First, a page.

The impact of color on a brand


Not long in The Wizard of Oz, Dorothy leaves a world of black and white and discovers Oz for the very first time in color. Eighty-two years later, it’s still an iconic cinematic breakthrough that demonstrates the power of color.

Stories are exponentially richer in color, as is our emotional connection to them. In a colorless world, ruby ​​red slippers and yellow brick roads do not exist. The power of color also applies to brands. Their colors have the power to imprint on our minds and transport our imaginations from bland Kansas to the fantastic Oz.


Every brand in the world has a mood and an emotion that they are trying to express. The question becomes how to communicate them effectively. Often times, words can do the heavy lifting, but color should never be overlooked in this area. Brands are a sum of parts and color can be a precious common thread that connects them all. Color infuses depth and life. It can support the brand’s larger story, unite the visual identity, and set the mood per millisecond in a way that only color can sometimes do. The success of a brand is largely determined by its effectiveness in telling a cohesive and compelling story. Color plays a decisive role in this role. Georgia O’Keeffe put it well: “I discovered that I could say things with colors and shapes that I couldn’t say otherwise.


The colors of a brand must be chosen with precision. Never waste this powerful asset by choosing something that simply “feels good”. This common misstep leaves so much brand equity on the table, without capitalization.

Finding alignment with a brand’s attributes is an essential starting point in selecting brand colors. If your brand’s desire is to express trust and reliability, you may want to consider a shade of blue. IBM, Unilever, and Lowe’s likely adopted blue for this reason. If you’re looking to tap into the energy and enthusiasm of your brand’s DNA, you might consider bold reds. Red is said to engage the nervous system and increase the amount of adrenaline circulating in the blood; it is also associated with action and energy. This makes it easy to understand why organizations like Virgin Group, Target, Lego, and Coca-Cola would benefit so much from red.

Now imagine a can of green Coca-Cola or a purple Target logo. You will perceive a very different emotion from them. It’s the power of color.


A common misconception about color is its property and weight in the color selection process. Sometimes we hear, “We want to achieve Tiffany recognizable,” to which we respond, “It’s the 1%, and it took over a hundred years of consistency and marketing. “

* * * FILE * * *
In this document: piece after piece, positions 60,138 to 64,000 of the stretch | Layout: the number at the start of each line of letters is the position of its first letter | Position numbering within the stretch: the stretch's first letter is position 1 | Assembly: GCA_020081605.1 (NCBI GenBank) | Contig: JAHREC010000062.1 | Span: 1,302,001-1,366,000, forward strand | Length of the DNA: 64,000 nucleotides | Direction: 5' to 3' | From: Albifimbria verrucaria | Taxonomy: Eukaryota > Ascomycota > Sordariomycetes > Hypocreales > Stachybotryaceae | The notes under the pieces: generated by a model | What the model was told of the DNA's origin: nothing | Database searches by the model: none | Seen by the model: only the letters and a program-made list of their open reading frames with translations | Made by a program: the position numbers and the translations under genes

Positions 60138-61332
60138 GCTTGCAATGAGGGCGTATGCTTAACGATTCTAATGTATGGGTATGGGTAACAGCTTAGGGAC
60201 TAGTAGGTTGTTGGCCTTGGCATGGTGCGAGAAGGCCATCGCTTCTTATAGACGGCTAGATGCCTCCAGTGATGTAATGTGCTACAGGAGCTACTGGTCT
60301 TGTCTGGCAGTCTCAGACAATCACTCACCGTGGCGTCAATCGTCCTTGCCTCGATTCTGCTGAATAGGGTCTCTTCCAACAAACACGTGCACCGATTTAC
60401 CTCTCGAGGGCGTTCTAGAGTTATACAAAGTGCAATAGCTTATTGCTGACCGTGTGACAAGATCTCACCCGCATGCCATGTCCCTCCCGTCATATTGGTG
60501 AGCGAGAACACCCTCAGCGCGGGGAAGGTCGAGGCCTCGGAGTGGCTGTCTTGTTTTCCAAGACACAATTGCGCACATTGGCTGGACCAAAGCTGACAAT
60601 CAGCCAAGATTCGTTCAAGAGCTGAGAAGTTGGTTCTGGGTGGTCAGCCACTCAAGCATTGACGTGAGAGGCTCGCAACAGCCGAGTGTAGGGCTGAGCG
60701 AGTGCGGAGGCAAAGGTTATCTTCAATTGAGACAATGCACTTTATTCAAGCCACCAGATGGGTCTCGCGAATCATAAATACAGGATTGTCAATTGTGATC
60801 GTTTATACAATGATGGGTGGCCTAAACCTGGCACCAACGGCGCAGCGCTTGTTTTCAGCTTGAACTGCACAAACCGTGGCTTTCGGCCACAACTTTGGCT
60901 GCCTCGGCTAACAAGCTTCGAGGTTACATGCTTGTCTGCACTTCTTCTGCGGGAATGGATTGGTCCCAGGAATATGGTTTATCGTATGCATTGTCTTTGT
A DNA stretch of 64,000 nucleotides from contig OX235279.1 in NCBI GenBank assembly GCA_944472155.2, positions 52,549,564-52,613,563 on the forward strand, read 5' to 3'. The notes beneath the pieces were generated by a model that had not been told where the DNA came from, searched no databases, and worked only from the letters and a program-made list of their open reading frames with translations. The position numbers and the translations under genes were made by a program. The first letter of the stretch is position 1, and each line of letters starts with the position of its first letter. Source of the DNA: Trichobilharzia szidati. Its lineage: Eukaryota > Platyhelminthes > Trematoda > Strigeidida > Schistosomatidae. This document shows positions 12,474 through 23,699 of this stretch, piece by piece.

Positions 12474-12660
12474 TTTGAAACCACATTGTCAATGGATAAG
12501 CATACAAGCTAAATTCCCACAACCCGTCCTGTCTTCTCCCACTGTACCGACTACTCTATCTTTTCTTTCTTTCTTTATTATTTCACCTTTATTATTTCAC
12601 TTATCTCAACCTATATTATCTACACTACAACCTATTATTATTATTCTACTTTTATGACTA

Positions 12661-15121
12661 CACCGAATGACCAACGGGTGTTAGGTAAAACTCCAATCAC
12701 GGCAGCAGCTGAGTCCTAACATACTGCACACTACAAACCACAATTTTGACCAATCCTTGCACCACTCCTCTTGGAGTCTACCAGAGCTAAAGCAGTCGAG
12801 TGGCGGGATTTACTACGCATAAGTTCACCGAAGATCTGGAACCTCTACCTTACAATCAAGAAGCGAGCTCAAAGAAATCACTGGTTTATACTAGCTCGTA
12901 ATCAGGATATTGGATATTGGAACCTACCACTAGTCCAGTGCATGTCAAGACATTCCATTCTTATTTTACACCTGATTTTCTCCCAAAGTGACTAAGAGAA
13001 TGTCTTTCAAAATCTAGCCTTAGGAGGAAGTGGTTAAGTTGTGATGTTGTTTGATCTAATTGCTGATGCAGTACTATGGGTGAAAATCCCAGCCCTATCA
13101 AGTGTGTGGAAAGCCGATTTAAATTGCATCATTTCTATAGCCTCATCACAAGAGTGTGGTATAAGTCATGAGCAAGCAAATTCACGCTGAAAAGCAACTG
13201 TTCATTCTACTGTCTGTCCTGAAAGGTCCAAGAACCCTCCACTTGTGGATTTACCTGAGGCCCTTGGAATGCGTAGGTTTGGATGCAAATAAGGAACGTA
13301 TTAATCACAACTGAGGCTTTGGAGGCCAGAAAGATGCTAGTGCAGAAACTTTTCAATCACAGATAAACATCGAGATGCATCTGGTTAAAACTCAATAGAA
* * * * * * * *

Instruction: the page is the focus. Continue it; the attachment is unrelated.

Being able to “own” a color can be a great asset, but is it still possible? The short answer is that some brands have registered a color, but this does not necessarily equate to full ownership. Nickelodeon probably couldn’t stop Home Depot from using the orange. Each business operates in a different industry and using similar shades of the same color is very unlikely to confuse customers. Another reason is the exhaustion of colors; there are simply not enough colors available for every company to have a single shade. There are shades here, but with only around 1,867 solid Pantone colors available, that could never work.

So to be clear, picking a color that you can own isn’t the point. However, you absolutely want to do your best to capture something unique in your space, while also making sure that it matches your attributes and the story of your brand.


So what happens when you find the right color for your brand, only to realize it’s already caught in your competitive landscape? This is where iteration and color variation comes in. This is also where understanding that marks are larger than any item can help inform decision making. Facebook, LinkedIn, and Twitter are real-world examples. Their brand colors are blue and they are all social media based; yet they are all capable of growing their market share, telling different stories, delivering different unique selling propositions and resonating with different audiences. While blue is indeed right for them, none of them need to switch to pink just to look different. This would probably have more serious negative implications than running the “risk” of being alike when it comes to color.

Ask yourself, “Does this color support and enhance our brand story?” If your answer is yes and your nuance and execution are different from others in your competitive landscape, then you are on the right track. The ultimate uniqueness of your brand is captured throughout the brand’s ecosystem, not just color. I assure you there are many successful coffee brands out there that take advantage of a green version, not just Starbucks.

As your brand evolves, colors can also

Coming back to Tiffany & Co., brands should and do evolve. In a shocking gesture, the new owner of the Tiffany brand, LVMH, introduced what is called Tiffany Yellow. You would think that a big brand that is probably in the top 1% when it comes to color recognition would never consider giving up on this. But, proving many of the above points, this is not about property; it’s about telling the right story and harnessing color to propel the brand. LVMH acknowledged that the move would raise serious eyebrows while revealing a new Tiffany story, allowing the brand to “appeal to younger customers who see the brand as dusty and old-fashioned.”

It’s a powerful reminder that there is no magic formula when it comes to branded colors. Different organizations in different markets with different goals will benefit from color in different ways. But, indisputably, the best brands all use color as the brand’s central point of contact.

Bill Kenney is CEO / Co-Founder of Focus Lab, a brand agency that helps the world’s fastest growing B2B brands lead and inspire.


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